Although a trial court normally requires the consent of a biological parent to grant a petition for adoption, a trial court may grant a petition for adoption without the biological parent's consent if the court determines, by clear and convincing evidence, that the biological parent is withholding his or her consent contrary to the child's best interest. D.C. Code §§ 16-304 (a), (b)(2)(A), (e) (2001). We have held that when the trial court makes such a determination, the trial court is required to carefully consider the six factors enumerated in D.C. Code § 16-2353 (b) (2001).*fn2
This court reviews the trial court's determination of whether a parent is withholding consent contrary to the best interests of the child for abuse of discretion. In re T.J., 666 A.2d 1, 11 (D.C. 1995). "We then evaluate whether the trial court's decision is 'supported by substantial reasoning drawn from a firm factual foundation in the record.'" Id. (quoting In re D.I.S., 494 A.2d 1316, 1323 (D.C. 1985)). In this case, the trial court carefully considered the six factors and explained in great detail its conclusion that T.H. was withholding her consent to A.T.A.'s petitions for adoptions of the twins contrary to the twin's best interest, and on that basis, we have no difficulty affirming the trial court's decision.
In rendering its decision the trial court made the following findings. With respect to the first factor, due in large part to the testimony of Dr. Jennifer Carter, the only expert to testify at trial who observed the twins both with A.T.A. and the Ls, the trial court found that the continuity of the children's care was best served by allowing the twins to remain with A.T.A., their primary caretaker. Although the trial court recognized that both A.T.A. and the Ls have the capacity to parent the twins and that there is a positive emotional relationship between the twins and each of these adults, the trial court also noted that the most important of these relationships is the one with A.T.A. because the twins had lived with A.T.A. during the critical time period of six to sixteen months, the period when attachment first forms.*fn3 Moreover, the trial court found A.T.A. has been a wonderful caretaker since the twins were first placed with her in July 2001, and the twins have thrived under her care.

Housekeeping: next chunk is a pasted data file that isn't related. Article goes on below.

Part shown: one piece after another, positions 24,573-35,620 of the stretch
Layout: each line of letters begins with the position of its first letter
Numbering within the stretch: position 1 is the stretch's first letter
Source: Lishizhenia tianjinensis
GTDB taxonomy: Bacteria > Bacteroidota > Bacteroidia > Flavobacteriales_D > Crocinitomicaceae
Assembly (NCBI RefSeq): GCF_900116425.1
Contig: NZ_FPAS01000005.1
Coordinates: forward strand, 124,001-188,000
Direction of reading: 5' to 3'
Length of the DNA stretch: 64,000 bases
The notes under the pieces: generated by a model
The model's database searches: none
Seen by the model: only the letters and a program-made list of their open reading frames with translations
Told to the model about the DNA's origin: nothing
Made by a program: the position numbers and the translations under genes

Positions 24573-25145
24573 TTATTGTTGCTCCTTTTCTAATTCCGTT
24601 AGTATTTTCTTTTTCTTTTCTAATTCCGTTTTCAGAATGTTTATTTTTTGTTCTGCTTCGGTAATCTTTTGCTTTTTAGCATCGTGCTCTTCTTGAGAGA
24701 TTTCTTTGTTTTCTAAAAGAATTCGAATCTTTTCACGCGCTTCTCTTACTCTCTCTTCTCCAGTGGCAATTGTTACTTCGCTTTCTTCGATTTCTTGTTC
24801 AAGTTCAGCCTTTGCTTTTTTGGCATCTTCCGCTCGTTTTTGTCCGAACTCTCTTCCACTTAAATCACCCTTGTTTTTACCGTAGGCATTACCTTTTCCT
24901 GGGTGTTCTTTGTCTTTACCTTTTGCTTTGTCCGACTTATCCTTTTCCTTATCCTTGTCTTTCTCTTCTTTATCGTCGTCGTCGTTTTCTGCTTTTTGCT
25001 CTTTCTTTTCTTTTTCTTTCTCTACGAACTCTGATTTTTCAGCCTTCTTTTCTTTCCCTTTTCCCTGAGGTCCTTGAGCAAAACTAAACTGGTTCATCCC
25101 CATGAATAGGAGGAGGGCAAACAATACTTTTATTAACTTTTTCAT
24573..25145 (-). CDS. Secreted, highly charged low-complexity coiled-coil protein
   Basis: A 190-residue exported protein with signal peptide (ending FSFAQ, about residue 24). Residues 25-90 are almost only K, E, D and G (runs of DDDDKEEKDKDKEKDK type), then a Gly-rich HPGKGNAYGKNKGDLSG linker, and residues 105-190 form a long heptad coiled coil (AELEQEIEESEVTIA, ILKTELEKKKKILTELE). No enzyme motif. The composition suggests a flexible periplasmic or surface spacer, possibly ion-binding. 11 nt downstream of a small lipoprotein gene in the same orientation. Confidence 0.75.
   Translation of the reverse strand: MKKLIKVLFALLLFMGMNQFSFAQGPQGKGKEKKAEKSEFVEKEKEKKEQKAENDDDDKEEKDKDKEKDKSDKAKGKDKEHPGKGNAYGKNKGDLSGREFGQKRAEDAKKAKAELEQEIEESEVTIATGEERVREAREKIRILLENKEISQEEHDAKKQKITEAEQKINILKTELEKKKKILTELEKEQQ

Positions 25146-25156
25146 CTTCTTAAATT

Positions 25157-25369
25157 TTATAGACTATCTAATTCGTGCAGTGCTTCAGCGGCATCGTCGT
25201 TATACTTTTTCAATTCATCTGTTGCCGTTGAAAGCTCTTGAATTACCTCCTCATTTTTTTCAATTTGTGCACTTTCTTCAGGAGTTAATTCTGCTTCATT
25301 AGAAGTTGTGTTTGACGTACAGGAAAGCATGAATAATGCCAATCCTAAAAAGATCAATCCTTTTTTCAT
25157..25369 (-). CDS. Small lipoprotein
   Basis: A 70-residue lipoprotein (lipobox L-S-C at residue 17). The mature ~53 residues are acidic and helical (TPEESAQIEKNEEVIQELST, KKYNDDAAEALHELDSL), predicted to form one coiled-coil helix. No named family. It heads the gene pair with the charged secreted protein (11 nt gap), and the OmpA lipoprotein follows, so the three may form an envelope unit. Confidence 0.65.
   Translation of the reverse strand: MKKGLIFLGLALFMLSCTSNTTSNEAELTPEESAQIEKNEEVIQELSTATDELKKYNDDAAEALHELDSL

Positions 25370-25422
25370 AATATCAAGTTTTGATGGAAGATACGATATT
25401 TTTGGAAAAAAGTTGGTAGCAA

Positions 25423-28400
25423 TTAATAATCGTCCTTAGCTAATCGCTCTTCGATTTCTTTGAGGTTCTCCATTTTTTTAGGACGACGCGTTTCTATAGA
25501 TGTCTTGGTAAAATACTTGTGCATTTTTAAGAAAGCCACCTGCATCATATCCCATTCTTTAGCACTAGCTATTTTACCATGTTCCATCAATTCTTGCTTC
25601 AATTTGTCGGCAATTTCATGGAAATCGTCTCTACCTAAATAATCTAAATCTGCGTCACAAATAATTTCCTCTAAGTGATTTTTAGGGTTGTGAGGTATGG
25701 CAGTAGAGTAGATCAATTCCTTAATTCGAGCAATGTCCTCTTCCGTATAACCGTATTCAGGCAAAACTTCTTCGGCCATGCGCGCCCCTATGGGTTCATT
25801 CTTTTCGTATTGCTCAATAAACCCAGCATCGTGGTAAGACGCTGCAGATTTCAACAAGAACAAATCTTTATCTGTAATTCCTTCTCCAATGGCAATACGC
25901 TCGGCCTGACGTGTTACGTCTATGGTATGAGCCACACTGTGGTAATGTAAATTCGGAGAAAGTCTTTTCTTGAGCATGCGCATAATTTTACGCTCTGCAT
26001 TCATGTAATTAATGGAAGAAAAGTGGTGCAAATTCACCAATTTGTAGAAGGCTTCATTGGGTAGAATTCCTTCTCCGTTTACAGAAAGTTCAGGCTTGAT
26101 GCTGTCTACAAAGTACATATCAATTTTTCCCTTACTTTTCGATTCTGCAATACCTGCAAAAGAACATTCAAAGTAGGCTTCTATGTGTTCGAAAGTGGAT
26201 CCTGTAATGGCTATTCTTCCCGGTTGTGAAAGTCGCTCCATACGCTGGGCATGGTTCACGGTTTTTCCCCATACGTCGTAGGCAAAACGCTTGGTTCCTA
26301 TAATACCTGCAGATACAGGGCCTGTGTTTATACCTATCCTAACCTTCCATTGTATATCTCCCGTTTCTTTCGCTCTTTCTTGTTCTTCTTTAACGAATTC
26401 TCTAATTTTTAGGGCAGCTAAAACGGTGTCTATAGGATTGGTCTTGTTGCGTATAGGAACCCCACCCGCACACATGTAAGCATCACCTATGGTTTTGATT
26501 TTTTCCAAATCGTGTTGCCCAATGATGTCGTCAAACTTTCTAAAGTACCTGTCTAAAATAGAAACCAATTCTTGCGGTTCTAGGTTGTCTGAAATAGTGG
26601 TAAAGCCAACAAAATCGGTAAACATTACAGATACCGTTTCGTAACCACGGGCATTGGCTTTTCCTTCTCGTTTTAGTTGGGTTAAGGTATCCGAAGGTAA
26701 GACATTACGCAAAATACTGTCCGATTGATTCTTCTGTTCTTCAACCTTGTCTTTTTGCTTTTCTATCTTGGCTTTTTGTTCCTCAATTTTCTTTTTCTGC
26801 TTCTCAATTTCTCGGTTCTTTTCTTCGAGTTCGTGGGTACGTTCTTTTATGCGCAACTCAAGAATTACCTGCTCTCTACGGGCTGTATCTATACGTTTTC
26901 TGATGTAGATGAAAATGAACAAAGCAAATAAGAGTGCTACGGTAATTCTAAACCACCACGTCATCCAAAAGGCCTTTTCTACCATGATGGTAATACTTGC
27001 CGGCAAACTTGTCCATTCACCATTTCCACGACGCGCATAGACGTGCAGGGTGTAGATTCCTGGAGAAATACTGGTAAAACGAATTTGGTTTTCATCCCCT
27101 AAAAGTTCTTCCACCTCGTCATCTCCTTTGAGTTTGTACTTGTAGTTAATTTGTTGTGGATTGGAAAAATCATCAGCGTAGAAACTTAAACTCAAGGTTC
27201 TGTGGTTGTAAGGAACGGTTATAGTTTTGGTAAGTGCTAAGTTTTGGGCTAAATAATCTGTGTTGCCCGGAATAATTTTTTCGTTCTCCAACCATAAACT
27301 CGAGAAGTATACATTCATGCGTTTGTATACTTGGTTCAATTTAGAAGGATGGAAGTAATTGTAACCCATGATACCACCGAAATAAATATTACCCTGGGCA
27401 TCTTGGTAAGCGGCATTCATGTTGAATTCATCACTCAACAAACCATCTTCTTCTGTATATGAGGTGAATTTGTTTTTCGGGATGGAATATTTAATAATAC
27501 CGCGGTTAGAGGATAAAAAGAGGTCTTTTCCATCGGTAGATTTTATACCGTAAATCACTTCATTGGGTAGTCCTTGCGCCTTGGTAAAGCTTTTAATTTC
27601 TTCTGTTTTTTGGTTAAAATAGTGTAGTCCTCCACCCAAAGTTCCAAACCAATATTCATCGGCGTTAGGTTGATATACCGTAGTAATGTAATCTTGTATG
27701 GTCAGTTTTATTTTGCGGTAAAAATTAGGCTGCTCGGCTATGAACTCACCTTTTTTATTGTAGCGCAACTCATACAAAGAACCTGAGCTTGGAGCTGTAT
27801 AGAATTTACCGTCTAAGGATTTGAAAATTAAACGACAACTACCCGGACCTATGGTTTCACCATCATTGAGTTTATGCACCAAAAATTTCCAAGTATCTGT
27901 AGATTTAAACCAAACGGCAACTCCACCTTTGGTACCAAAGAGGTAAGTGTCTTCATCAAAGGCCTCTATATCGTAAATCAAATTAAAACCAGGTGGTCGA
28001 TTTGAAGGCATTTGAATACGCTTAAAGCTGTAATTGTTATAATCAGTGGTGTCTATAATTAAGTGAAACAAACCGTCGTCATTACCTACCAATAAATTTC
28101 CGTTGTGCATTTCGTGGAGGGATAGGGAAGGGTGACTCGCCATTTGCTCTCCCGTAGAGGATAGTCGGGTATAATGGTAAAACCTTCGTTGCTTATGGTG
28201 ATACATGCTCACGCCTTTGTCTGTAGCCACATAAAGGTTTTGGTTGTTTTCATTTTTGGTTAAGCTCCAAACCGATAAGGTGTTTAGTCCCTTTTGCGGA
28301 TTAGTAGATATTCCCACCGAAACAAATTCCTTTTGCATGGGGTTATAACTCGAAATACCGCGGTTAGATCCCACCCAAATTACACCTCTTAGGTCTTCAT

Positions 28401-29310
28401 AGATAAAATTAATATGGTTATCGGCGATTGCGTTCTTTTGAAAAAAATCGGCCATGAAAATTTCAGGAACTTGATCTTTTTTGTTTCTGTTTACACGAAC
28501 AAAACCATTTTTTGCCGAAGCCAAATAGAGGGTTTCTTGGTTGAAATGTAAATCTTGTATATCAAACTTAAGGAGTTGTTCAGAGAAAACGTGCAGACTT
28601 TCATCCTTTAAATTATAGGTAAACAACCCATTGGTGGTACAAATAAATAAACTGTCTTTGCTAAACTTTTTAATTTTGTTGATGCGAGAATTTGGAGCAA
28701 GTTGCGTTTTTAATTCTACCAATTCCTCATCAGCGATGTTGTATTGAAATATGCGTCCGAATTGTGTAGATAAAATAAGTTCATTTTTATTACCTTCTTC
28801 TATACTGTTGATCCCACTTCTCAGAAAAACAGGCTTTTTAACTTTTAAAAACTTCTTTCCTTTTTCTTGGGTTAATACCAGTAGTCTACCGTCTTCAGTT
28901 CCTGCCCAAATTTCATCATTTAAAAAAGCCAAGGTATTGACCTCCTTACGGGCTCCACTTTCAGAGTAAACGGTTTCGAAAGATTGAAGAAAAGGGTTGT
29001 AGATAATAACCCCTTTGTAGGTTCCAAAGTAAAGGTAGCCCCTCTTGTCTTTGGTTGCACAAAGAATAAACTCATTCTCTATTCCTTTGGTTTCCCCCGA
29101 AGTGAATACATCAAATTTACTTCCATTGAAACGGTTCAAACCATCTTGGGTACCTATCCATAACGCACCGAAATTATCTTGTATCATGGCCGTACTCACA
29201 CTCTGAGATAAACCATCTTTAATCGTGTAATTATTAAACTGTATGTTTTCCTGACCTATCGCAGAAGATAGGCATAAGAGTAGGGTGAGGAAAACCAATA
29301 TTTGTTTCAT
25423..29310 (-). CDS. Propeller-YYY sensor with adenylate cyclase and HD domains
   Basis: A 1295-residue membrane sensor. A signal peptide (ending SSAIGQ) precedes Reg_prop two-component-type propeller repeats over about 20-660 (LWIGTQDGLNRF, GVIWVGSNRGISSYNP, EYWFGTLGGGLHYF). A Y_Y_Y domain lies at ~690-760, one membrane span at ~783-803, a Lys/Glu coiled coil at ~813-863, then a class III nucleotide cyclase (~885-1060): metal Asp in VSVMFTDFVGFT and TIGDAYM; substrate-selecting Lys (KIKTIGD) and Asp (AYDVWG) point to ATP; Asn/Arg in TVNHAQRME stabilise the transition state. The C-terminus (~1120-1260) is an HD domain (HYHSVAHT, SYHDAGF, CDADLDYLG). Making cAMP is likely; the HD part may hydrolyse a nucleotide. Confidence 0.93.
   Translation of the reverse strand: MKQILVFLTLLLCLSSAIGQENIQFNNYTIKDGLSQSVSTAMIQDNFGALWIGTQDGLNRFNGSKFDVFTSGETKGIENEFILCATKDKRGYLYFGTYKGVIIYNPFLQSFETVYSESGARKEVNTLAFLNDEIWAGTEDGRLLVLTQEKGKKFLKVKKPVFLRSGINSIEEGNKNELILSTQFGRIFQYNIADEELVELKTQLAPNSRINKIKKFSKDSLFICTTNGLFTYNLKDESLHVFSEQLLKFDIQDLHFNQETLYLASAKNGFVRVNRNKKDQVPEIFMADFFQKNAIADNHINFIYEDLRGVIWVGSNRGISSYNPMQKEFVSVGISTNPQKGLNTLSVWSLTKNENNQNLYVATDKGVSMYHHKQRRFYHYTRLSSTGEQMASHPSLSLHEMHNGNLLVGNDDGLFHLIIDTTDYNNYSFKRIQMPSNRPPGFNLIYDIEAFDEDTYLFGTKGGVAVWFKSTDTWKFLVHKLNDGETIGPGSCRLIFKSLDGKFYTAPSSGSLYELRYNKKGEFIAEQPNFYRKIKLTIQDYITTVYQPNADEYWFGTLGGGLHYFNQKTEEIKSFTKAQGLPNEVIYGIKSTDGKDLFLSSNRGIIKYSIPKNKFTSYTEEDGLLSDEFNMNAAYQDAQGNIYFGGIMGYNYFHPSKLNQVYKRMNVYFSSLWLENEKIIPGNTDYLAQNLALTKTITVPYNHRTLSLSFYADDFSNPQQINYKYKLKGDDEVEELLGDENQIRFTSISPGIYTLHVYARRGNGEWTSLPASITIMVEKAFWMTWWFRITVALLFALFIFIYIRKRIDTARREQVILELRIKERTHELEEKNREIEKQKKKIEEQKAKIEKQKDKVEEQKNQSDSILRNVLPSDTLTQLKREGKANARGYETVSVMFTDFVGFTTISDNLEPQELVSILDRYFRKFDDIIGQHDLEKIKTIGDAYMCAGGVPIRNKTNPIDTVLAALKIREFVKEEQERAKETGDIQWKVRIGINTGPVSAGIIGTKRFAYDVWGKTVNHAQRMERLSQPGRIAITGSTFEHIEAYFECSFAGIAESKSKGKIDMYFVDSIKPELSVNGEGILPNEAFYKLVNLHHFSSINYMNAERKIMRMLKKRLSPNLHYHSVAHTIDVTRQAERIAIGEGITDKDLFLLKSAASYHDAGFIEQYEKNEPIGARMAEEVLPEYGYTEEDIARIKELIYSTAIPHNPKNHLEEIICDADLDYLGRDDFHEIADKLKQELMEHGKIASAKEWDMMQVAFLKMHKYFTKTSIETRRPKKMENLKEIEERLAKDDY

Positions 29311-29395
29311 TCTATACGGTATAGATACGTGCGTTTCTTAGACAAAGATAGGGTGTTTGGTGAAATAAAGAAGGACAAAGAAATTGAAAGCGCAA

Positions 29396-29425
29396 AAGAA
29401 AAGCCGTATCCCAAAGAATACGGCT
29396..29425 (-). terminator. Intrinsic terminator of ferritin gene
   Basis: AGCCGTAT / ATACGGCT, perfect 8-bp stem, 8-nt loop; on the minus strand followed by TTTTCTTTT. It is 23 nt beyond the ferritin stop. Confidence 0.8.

The record also shows that the physical, mental, and emotional health of A.T.A. is exemplary, and that she is exceptionally suited to care for the physical, mental, and emotional needs of the twins. Not only does A.T.A. provide a stable, loving, and moral household for the children, A.T.A. is also experienced to address the twin's special medical needs stemming from their prenatal cocaine exposure and premature birth. With respect to the Ls, although there was no reason to doubt the current physical, mental or emotional health of L.C.L., the trial court was notably concerned by L.C.L.'s lack of candor to the trial court with respect to her previous drug use, which resulted in L.C.L.'s admittance into a residential drug treatment program on two occasions. The trial court was also particularly concerned about the indicia of immaturity R.M.L. demonstrated during the proceedings. Specifically, the trial court was concerned about R.M.L.'s failure to disclose prior domestic relations action during discovery and his apparent lack of ...